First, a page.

WASHINGTON — A group of technology firms sent a letter last week to senators urging them to support a delay to the Durbin interchange amendment, citing privacy concerns and fears about the security of debit transactions.

TechNet, a group that includes Apple, eBay, Google, HP, Facebook, Microsoft, and Yahoo sent the letter asking senators to support a bill by Sen. Jon Tester, D-Mont. that would delay the interchange rule, which would limit interchange fees on debit cards, for two years.

"While clearly not its intent, the Durbin amendment will drive networks to cut costs by routing consumer's financial transactions through cheaper networks regardless of a network's security or functionality," wrote Rey Ramsey, president and CEO of TechNet. "The proposal would also affect existing networks' operations. Today, robust protection of financial data is the priority. But under the new regime, cost?savings will become the number one priority, a situation that could reduce the incentive for ongoing investments in security infrastructure. The new regime would also make it more difficult for banks and other financial institutions to quickly and efficiently identify fraud and other financial infringements on networks operating with minimal security components."

Tester is being supported by the banking industry, which argues a Federal Reserve Board proposal to implement the Durbin amendment does not properly account for the costs of fraud prevention. Sen. Richard Durbin, D-Ill., who authored the provision, has been fighting bank efforts to delay or repeal the measure.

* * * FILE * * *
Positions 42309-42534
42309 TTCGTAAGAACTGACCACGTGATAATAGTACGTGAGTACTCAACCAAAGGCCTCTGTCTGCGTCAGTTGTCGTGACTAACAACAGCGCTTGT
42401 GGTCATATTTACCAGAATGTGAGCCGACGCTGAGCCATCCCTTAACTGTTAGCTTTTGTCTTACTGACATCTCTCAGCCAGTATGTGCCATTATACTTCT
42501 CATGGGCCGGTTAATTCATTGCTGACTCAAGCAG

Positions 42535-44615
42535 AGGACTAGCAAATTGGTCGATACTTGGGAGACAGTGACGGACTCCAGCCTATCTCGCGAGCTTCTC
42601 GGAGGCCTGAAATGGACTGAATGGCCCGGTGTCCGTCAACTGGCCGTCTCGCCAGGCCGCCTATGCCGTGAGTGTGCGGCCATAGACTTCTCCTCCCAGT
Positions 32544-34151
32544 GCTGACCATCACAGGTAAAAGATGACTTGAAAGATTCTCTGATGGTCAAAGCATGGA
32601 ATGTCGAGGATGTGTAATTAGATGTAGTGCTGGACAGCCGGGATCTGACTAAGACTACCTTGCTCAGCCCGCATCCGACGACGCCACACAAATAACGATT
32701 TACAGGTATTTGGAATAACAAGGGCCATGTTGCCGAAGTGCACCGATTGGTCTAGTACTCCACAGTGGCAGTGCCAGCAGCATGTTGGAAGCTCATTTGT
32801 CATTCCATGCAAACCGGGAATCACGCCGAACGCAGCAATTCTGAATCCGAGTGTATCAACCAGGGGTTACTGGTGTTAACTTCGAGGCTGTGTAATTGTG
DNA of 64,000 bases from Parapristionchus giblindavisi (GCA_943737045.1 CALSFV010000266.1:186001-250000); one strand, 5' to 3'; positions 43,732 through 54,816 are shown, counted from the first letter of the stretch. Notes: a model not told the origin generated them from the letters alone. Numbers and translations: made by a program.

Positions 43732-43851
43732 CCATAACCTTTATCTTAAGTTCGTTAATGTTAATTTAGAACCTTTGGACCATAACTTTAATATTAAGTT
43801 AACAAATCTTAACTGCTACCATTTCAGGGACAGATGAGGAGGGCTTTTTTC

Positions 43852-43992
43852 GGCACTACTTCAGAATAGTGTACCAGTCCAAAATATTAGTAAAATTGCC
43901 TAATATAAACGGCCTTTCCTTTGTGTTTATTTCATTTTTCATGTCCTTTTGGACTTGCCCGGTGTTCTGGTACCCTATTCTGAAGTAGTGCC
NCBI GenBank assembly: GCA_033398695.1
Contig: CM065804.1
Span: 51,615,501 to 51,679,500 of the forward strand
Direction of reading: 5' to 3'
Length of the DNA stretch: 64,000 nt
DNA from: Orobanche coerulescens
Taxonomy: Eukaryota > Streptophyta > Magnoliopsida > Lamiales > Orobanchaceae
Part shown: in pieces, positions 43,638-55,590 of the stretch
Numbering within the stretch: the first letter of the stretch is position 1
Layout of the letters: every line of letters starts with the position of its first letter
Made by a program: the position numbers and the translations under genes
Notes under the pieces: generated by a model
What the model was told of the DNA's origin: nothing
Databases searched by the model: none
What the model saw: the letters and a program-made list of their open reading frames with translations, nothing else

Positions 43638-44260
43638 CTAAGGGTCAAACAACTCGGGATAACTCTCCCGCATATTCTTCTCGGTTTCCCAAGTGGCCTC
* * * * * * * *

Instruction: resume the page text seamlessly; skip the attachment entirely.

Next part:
TechNet warned that the Durbin amendment will have substantial unintended consequences that will threaten the security and privacy of consumer's transactions.

"The additional time proposed by Senator Tester is a common sense solution that would allow all the parties affected by the Durbin amendment — consumers, banks, merchants and network operators — to assess more fully the potential cyber-security threats posed to financial transactions and develop and adopt any necessary solutions to address such possible risks," Ramsey said.

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